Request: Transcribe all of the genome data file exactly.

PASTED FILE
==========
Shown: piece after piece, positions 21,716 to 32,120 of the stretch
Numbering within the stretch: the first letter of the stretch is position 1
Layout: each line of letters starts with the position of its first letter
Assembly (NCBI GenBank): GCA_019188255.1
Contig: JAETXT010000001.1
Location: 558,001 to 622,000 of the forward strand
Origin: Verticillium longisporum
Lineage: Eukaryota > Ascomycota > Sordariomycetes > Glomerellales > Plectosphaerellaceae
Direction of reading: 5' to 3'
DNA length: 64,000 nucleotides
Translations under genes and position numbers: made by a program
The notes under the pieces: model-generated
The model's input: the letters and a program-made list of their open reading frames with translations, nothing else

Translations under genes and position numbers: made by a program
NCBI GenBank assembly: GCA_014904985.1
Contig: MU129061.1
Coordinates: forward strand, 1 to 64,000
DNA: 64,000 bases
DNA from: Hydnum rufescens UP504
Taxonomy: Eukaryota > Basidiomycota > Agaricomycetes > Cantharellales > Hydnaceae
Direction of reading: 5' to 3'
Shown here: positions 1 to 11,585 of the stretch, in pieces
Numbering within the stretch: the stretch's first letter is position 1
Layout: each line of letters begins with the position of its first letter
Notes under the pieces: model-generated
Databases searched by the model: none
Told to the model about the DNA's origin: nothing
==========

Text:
Shown: piece after piece, positions 21,716 to 32,120 of the stretch
Numbering within the stretch: the first letter of the stretch is position 1
Layout: each line of letters starts with the position of its first letter
Assembly (NCBI GenBank): GCA_019188255.1
Contig: JAETXT010000001.1
Location: 558,001 to 622,000 of the forward strand
Origin: Verticillium longisporum
Lineage: Eukaryota > Ascomycota > Sordariomycetes > Glomerellales > Plectosphaerellaceae
Direction of reading: 5' to 3'
DNA length: 64,000 nucleotides
Translations under genes and position numbers: made by a program
The notes under the pieces: model-generated
The model's input: the letters and a program-made list of their open reading frames with translations, nothing else

Translations under genes and position numbers: made by a program
NCBI GenBank assembly: GCA_014904985.1
Contig: MU129061.1
Coordinates: forward strand, 1 to 64,000
DNA: 64,000 bases
DNA from: Hydnum rufescens UP504
Taxonomy: Eukaryota > Basidiomycota > Agaricomycetes > Cantharellales > Hydnaceae
Direction of reading: 5' to 3'
Shown here: positions 1 to 11,585 of the stretch, in pieces
Numbering within the stretch: the stretch's first letter is position 1
Layout: each line of letters begins with the position of its first letter
Notes under the pieces: model-generated
Databases searched by the model: none
Told to the model about the DNA's origin: nothing